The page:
As I didn’t have my (temporary) pensionado ID with me, we decided to wait until morning for her various prescriptions. (The pensionado qualifies one for a 20% discount on medical services and prescriptions. But Jan didn’t realize this at the time. She thought it applied only to prescriptions. As such, we paid full price at the doctor’s office and everything else.)

The first order of business the next day was the blood lab, as I was fasting for the lipid test that I had wanted for some time now. Somehow two years had elapsed since this was last done. This test cost $25. The uric acid test that Lilliana wanted cost $3. We would have results by noon.

From previous experience, we learned that the drugstores in town can have prices that vary wildly. So we checked at two before making a purchase. In this case the prices were very close. And high. The muscle relaxer was only $12 but the anti-inflammatory was over $80. Those of you who know me, and those of Czech heritage, can readily understand how I chose to use ibuprofen for my anti-inflammatory.

The soonest we could get an appointment for the X-ray was the coming Thursday.

We took the x-ray to Dra. Lilliana’s office and she looked at it at great length. Made me wonder if she really knew what she was looking at, especially since she asked if we had a radiologist’s report, which we didn’t. This was never mentioned until now. She suggested an MRI at this point.

As my pain showed no significant signs of abatement, I got another injection, triple dose of something. What the hell.

The pain got much worse over the weekend and Jan and a visiting friend made arrangements for me to see both an acupuncturist and a chiropractor at a resort spa called The Haven. The place had a good reputation. I have never been to an acupuncturist in my life and not a chiropractor since my childhood years, but with the pain I was in I was willing even to see a witch doctor.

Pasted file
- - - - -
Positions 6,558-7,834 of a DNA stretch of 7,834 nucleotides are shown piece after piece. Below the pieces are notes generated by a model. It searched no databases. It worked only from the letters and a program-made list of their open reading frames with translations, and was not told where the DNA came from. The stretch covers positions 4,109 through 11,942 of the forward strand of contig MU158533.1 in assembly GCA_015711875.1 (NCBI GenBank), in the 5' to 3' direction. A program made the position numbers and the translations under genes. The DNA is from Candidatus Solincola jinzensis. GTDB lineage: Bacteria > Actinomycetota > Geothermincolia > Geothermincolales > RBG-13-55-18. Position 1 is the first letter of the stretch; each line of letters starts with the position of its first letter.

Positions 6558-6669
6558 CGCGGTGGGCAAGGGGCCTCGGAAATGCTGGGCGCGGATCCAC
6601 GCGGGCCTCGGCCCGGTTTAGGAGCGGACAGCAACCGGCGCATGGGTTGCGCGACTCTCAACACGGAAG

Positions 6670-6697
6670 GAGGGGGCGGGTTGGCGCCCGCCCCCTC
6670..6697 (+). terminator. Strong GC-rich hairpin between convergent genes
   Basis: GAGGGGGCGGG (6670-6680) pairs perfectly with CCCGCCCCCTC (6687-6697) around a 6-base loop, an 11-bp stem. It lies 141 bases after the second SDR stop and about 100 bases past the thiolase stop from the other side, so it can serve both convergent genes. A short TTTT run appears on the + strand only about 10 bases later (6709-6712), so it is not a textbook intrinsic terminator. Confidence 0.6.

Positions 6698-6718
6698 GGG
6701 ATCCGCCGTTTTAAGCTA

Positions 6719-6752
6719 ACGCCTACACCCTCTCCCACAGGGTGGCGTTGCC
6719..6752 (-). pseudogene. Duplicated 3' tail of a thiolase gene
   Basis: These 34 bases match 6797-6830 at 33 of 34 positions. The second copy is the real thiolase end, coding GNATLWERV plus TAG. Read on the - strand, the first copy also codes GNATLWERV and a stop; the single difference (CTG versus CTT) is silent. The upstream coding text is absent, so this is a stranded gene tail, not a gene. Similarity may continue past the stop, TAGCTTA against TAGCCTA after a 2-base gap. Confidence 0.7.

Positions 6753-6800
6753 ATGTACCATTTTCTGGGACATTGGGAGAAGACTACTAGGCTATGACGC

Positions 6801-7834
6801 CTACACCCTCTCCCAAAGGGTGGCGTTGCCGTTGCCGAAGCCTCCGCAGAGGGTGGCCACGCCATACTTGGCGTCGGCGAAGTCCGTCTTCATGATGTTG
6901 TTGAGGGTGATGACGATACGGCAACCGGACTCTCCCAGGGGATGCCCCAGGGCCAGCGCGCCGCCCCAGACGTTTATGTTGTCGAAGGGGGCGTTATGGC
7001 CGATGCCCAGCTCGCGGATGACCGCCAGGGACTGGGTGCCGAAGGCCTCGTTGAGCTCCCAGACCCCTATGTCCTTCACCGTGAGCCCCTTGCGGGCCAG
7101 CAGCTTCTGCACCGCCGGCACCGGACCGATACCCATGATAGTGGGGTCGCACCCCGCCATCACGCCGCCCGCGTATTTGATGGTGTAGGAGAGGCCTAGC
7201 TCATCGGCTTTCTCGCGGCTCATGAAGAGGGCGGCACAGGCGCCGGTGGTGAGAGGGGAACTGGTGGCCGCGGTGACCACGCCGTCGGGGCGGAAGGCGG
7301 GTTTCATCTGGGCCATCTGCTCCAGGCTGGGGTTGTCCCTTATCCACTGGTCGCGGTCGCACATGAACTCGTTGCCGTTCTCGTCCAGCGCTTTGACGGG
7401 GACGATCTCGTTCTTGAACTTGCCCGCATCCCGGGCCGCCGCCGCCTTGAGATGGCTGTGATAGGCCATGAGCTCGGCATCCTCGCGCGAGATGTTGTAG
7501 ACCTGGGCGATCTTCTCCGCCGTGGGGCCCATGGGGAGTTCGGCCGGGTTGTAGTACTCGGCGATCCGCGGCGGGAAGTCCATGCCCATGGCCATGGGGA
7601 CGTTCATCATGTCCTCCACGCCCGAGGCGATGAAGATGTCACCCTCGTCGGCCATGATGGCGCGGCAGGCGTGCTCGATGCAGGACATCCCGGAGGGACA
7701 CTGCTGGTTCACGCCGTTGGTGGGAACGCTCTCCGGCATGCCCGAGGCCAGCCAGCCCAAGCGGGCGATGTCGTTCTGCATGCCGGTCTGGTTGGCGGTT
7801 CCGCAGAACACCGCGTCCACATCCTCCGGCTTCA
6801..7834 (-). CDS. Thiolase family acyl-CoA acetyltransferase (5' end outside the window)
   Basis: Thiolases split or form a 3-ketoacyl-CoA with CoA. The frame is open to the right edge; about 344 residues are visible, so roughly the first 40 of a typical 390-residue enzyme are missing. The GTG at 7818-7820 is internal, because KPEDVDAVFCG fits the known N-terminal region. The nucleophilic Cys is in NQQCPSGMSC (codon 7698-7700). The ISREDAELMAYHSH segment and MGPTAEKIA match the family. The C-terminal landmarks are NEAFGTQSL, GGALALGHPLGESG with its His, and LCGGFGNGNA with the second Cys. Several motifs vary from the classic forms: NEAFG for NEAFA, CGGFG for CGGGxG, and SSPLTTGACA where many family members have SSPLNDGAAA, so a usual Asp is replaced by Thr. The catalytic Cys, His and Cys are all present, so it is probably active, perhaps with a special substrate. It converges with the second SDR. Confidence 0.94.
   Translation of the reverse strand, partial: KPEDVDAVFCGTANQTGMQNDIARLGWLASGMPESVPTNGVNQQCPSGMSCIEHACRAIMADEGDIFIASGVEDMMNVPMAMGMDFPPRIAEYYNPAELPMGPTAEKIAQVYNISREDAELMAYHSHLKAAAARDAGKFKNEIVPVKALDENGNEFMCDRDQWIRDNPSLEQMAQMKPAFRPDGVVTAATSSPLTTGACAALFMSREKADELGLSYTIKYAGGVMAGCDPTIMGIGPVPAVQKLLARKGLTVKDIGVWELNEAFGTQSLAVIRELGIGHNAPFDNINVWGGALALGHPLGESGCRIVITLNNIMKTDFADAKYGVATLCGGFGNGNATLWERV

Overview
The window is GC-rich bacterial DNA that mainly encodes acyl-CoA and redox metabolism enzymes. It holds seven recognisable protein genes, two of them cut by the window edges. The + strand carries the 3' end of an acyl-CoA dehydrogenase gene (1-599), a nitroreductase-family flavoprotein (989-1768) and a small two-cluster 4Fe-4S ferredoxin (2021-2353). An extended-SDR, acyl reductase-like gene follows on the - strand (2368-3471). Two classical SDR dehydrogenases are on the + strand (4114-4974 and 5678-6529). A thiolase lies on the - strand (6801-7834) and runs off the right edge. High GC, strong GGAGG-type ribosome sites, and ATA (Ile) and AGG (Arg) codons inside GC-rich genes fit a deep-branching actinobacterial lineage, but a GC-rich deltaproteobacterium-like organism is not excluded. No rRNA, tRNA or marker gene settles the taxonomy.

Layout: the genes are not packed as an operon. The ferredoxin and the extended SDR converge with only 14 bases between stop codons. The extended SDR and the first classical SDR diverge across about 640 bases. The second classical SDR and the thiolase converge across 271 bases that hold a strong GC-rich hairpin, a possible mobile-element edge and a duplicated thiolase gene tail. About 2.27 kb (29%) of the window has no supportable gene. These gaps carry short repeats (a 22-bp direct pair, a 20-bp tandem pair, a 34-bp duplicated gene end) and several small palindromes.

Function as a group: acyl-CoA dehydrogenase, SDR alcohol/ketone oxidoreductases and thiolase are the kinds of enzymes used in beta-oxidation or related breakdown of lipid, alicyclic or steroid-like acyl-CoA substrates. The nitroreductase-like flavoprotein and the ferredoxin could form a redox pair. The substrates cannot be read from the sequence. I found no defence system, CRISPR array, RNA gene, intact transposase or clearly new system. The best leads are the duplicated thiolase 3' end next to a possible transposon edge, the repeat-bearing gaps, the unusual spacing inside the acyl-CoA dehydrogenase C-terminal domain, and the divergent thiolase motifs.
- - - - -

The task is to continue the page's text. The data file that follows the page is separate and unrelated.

Howard, the acupuncturist and spa owner, made me initially wish I’d never shown up. The acupuncture was not painful but his reflexology and especially the pressure he applied to the sore spot on the back, most assuredly was. But by the time I left his office, I was tremendously improved.  Not cured, but improved.

From Howard’s office I walked just a short distance to Rhody’s chiropractic office. More interviews. He reviewed the X-rays, which we had on a CD, and right off suggested an MRI. The x-ray just lacked sufficient detail. The MRI could tell if it might be time to get a neurosurgeon involved. (Groan!)

After initial improvement the pain became worse again. And in an unbelievable act of carelessness (stupidity?) I rammed my left knee into the sharp corner of a coffee table. At first it seemed like no big deal, but that leg was to soon become the central focus of my pain.

It was decided to get the MRI, which requires an order from an MD. Best we could do was Monday Dec 14.

A neurosurgeon was recommended to go with the MRI. When Jan called for an appointment, she learned that he works in Panama City but comes to David once a month. She left word for the doctor to call her.

Not the doctor, but a nurse called in short order Saturday morning. The doctor would be in David tomorrow. He could have the MRI appointment changed from Monday to this same Saturday, so that he could see us and it Sunday morning.

12-12-15